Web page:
Physical Activity and Worsening of Radiographic Findings in Persons With or at Higher Risk of Knee Osteoarthritis

Prakash Sidha Jayabalan, Masha Kocherginsky, Alison Hsin-I Chang, Gerald W. Rouleau, Kimberly L. Koloms, Julia Lee, Dorothy D Dunlop, Rowland W Chang, Leena Sharma*

*Corresponding author for this work

Research output: Contribution to journalArticle

Abstract

Objective: The benefits of physical activity among persons with or at higher risk for knee osteoarthritis are well established. However, activity levels in this population are low, in part due to concern that activity will damage the knee joint. We hypothesized that sedentary and moderate-vigorous physical activity are each associated with greater risk of radiographic worsening of knee OA. Methods: In Osteoarthritis Initiative participants with or at higher risk for knee OA enrolled in an accelerometer substudy at 48 months (study baseline), physical activity was measured by a uniaxial accelerometer (ActiGraph GT1M). Radiographic progression was defined as any 48 month to 96 month worsening of Kellgren/Lawrence (K/L) grade scores. All analyses were knee-level; we used multivariable logistic regression with generalized estimating equations, adjusting for key covariates. Results: Of the 1,206 participants, 631 (52%) were female, the mean ± SD age was 64 ± 9 years, and mean ± SD body mass index (BMI) was 28 ± 5. The mean ± SD average daily sedentary activity was 602 ± 86 minutes, average daily light activity was 284 ± 75 minutes, and average daily moderate-vigorous activity was 20 ± 20 minutes. In 1,978 knees, 267 (14%) had worsening of K/L grade scores. In the multivariable model, age, sex, BMI, and pain, were associated with K/L grade worsening, but neither sedentary activity (adjusted odds ratio [OR] 0.99 [95% confidence interval (95% CI) 0.97–1.01]) nor moderate-vigorous activity (adjusted OR 1.00 [95% CI 0.91–1.09]) were associated with K/L grade worsening. Conclusion: In persons with or at higher risk for knee OA, age, sex, BMI, and pain, but not objectively measured average daily minutes of sedentary or moderate-vigorous activity, were associated with subsequent worsening of K/L grade. Whether findings differ in persons with more severe knee OA and/or engaged more frequently in moderate-vigorous activity should be examined in future studies.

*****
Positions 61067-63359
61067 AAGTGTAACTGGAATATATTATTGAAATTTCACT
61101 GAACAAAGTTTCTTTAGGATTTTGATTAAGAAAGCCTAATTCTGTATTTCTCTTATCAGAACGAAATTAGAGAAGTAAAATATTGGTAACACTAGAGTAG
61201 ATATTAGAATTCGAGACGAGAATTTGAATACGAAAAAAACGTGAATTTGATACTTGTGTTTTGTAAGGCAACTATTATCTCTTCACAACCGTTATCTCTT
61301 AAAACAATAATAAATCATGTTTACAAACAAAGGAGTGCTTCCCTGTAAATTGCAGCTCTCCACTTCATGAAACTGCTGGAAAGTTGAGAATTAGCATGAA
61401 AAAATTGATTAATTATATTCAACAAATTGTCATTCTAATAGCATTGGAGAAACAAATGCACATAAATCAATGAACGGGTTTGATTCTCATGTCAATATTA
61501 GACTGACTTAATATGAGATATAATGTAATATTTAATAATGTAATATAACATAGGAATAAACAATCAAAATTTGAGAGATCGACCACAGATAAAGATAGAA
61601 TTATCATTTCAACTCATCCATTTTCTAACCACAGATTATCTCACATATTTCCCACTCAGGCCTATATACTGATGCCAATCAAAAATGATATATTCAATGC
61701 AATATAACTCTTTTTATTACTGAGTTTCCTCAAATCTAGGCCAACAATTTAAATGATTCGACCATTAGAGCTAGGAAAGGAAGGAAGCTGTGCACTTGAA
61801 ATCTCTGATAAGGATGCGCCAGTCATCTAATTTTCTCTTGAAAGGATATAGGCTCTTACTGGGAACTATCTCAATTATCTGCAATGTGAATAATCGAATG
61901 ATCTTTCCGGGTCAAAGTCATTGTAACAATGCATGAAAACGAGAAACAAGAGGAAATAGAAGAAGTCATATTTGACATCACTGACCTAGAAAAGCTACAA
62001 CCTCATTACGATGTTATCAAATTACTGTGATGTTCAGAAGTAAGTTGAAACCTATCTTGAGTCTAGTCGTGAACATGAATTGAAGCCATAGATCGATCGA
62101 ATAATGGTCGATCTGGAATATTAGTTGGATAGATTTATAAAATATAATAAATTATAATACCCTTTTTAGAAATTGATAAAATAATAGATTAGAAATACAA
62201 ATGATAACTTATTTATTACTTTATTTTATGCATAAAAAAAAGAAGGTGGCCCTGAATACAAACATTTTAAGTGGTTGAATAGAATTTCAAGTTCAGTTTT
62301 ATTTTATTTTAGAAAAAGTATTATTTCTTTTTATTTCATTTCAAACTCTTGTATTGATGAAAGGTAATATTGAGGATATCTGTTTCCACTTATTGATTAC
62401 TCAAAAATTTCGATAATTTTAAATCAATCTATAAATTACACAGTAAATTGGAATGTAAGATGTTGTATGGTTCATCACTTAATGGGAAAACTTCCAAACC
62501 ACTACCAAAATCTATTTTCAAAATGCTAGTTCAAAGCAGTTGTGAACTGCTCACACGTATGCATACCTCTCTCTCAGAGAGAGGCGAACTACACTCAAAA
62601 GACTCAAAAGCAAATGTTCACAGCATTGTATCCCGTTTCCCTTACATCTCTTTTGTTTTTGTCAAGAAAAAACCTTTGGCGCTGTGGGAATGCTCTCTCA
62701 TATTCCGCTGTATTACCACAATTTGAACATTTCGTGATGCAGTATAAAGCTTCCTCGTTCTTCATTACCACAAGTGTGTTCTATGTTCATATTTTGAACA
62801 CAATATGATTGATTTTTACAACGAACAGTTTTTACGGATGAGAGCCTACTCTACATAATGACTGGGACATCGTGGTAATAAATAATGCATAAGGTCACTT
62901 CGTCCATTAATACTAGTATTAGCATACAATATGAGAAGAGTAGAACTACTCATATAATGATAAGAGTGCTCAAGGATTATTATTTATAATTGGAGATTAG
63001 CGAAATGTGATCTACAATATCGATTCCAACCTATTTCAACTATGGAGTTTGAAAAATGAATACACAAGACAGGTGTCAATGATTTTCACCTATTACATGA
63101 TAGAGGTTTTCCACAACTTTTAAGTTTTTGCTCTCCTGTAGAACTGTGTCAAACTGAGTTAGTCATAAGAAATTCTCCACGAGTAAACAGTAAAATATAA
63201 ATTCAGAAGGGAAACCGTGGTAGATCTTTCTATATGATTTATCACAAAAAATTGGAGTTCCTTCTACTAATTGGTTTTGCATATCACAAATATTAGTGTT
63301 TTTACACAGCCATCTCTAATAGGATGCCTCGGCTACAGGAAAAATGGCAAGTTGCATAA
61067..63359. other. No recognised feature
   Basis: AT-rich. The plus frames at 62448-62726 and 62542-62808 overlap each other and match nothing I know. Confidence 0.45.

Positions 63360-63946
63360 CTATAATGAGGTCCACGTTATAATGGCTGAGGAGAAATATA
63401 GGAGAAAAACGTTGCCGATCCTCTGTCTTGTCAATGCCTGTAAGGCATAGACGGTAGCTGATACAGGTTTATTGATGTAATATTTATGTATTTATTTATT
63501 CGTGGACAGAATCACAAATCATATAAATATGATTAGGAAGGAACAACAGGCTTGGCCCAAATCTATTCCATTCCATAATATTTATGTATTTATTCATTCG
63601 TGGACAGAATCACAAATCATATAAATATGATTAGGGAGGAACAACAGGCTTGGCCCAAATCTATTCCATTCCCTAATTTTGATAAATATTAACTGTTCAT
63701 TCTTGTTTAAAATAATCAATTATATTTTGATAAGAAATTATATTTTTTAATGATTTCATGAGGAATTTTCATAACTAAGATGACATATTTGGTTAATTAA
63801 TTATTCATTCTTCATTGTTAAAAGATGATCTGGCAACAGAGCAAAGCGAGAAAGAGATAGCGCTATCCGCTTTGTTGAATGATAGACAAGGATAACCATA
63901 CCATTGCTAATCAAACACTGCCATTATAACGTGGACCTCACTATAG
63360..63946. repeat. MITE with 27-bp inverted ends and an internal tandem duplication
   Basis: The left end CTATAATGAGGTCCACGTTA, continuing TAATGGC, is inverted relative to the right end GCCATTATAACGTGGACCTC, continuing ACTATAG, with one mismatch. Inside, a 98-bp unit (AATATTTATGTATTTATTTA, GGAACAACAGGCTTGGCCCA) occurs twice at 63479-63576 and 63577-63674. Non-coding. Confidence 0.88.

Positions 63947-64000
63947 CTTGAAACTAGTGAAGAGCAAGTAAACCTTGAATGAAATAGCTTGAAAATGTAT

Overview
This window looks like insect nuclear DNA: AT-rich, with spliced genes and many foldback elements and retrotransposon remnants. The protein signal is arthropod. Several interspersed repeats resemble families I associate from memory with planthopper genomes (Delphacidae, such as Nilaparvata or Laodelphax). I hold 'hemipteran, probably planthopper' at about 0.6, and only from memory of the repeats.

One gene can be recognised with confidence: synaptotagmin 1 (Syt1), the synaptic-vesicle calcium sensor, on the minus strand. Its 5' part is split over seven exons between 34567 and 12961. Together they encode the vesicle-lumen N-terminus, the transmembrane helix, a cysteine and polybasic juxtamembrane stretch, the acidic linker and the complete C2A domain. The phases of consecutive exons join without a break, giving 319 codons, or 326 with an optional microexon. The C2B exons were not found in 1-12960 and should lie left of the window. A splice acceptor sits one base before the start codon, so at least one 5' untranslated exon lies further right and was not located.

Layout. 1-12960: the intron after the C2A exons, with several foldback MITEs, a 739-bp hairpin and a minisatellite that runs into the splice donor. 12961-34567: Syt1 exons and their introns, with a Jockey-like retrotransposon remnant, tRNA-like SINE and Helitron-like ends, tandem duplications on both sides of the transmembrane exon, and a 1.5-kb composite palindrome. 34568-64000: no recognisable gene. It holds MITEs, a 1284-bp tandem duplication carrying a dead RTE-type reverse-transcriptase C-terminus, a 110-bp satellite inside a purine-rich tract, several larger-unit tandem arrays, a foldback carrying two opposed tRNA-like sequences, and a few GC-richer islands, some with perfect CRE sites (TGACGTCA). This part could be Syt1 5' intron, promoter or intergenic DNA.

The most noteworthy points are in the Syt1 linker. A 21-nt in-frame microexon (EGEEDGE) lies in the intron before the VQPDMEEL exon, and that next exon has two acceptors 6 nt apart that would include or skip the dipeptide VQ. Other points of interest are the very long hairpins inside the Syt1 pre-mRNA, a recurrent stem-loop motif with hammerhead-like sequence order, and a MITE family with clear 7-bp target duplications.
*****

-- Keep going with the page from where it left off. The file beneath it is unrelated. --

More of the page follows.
Original languageEnglish (US)
Pages (from-to)198-206
Number of pages9
JournalArthritis Care and Research
Volume71
Issue number2
DOIs
StatePublished - Feb 1 2019

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Knee Osteoarthritis
Knee
Body Mass Index
Odds Ratio
Confidence Intervals
Pain
Knee Joint
Osteoarthritis
Logistic Models
Light
Population

ASJC Scopus subject areas

  • Rheumatology

Cite this

@article{ece24dddfd30476e8fafb60de22f84ae,
title = "Physical Activity and Worsening of Radiographic Findings in Persons With or at Higher Risk of Knee Osteoarthritis",